Encyclopedia of Cryptography and Security

2005 Edition
| Editors: Henk C. A. van Tilborg

Traitor Tracing

  • Benny Pinkas
Reference work entry
DOI: https://doi.org/10.1007/0-387-23483-7_434

Introduction

Traitor tracing is a method for providing personal decryption keys for users, such that (1) there is a single encryption key corresponding to all the decryption keys, and (2) any (illegitimate) decryption key, even one that was generated by a coalition of corrupt users (traitors), identifies personal keys that were used to generate it. The concept of traitor tracing was introduced by Chor et al. [2].

Tracing the source of illegitimate keys is important if these keys enable access to sensitive data. The data can be encrypted to keep its confidentiality but at some point it must be revealed in the clear to the parties using it, who must therefore have corresponding decryption keys. In some scenarios corrupt parties (the traitors), who have legitimate access to decryption keys, wish to further distribute the decrypted data to other users. In many cases it is ineffective for the traitors to leak the decrypted data, since the economics of scale make it much more expensive for...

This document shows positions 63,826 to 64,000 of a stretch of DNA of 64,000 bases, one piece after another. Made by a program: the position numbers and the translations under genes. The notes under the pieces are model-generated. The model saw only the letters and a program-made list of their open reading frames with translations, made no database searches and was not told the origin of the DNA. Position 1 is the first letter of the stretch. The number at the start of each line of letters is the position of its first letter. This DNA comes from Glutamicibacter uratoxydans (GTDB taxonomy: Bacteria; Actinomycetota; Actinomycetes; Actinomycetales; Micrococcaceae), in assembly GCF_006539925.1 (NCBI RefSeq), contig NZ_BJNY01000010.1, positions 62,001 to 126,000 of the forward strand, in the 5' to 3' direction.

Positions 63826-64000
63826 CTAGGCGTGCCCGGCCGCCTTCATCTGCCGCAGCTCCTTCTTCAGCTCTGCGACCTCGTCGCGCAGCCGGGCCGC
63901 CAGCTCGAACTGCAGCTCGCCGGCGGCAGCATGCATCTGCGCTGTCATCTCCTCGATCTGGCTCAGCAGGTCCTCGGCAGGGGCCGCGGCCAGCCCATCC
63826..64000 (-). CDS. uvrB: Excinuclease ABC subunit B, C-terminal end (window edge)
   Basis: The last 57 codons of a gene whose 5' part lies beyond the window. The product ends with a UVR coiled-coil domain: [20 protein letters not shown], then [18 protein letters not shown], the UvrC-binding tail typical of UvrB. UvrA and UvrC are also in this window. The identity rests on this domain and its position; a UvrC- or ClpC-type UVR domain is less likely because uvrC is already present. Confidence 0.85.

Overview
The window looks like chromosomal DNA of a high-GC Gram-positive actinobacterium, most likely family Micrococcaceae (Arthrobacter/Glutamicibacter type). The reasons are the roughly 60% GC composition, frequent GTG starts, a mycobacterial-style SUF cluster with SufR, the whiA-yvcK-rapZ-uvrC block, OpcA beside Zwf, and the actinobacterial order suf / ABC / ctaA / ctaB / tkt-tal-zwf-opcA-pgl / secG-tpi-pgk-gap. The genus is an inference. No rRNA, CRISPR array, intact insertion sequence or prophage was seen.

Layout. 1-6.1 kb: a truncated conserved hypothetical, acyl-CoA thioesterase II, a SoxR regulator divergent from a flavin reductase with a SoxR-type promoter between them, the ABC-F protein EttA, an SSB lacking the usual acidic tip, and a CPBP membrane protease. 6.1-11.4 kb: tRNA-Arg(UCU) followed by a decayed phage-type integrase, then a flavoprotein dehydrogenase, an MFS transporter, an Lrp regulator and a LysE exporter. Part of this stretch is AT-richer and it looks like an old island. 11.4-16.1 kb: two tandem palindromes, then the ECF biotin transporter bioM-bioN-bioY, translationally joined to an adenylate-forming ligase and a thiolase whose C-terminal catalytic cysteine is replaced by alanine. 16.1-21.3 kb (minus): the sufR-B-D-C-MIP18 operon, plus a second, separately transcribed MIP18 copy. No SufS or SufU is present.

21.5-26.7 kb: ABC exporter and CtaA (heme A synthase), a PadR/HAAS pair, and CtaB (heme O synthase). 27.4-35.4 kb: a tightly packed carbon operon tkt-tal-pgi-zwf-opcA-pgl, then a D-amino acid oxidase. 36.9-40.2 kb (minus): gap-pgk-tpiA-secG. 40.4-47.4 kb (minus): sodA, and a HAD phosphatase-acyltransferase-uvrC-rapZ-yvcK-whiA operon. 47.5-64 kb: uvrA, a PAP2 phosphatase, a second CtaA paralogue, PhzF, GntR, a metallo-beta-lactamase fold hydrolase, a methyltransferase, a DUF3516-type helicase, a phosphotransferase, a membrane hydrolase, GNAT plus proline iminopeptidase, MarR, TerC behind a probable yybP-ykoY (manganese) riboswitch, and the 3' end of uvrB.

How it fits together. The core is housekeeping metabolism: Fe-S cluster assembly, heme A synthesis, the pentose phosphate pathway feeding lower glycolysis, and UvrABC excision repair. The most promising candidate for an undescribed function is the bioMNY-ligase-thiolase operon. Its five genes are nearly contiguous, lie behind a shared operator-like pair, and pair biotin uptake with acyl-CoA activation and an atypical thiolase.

This is a preview of subscription content, log in to check access.

References

  1. [1]
    Boneh, D. and M. Franklin (1999). “An efficient public key traitor tracing scheme.” Advances in Cryptology—CRYPTO'99, Lecture Notes in Computer Science, vol. 1666, ed. J. Wiener. Springer-Verlag, Berlin, 338–353.Google Scholar
  2. [2]
    Chor, B., A. Fiat, and M. Naor (1994). “Tracing traitors.” Advances in Cryptology—CRYPTO'94, Lecture Notes in Computer Science, vol. 839, ed. Y.G. Desmedt. Springer-Verlag, Berlin, 480–491.Google Scholar
  3. [3]
    Chor, B., A. Fiat, M. Naor, and B. Pinkas (2000). “Tracing traitors.” IEEE Transactions on Information Theory, 46 (3), 893–910.zbMATHCrossRefGoogle Scholar
  4. [4]
    Fiat, A. and T. Tassa (2001). “Dynamic traitor tracing.” Journal of Cryptology, 14 (3), 211–223, Previous version appeared in the proceedings of CRYPTO'99.zbMATHMathSciNetGoogle Scholar
  5. [5]
    Naor, M. and B. Pinkas (1998). “Threshold traitor tracing.” Advances in Cryptology—CRYPTO'98, Lecture Notes in Computer Science, vol. 1462, ed. H. Krawczyk. Springer-Verlag, Berlin, 502–517.Google Scholar
  6. [6]
    Naor, M. and B. Pinkas (2001). “Efficient trace and revoke schemes.” Proceedings of Financial CRYPTO 2000, Lecture Notes in Computer Science, vol. 1962, ed. Y. Frankel. Springer-Verlag, Berlin.Google Scholar
  7. [7]
    Stinson, D.R. and R. Wei (1998). “Combinatorial properties and constructions of frameproof codes and traceability schemes.” SIAM Journal Discrete Mathematics, 11, 41–53.zbMATHMathSciNetCrossRefGoogle Scholar

Copyright information

© International Federation for Information Processing 2005

Authors and Affiliations

  • Benny Pinkas

There are no affiliations available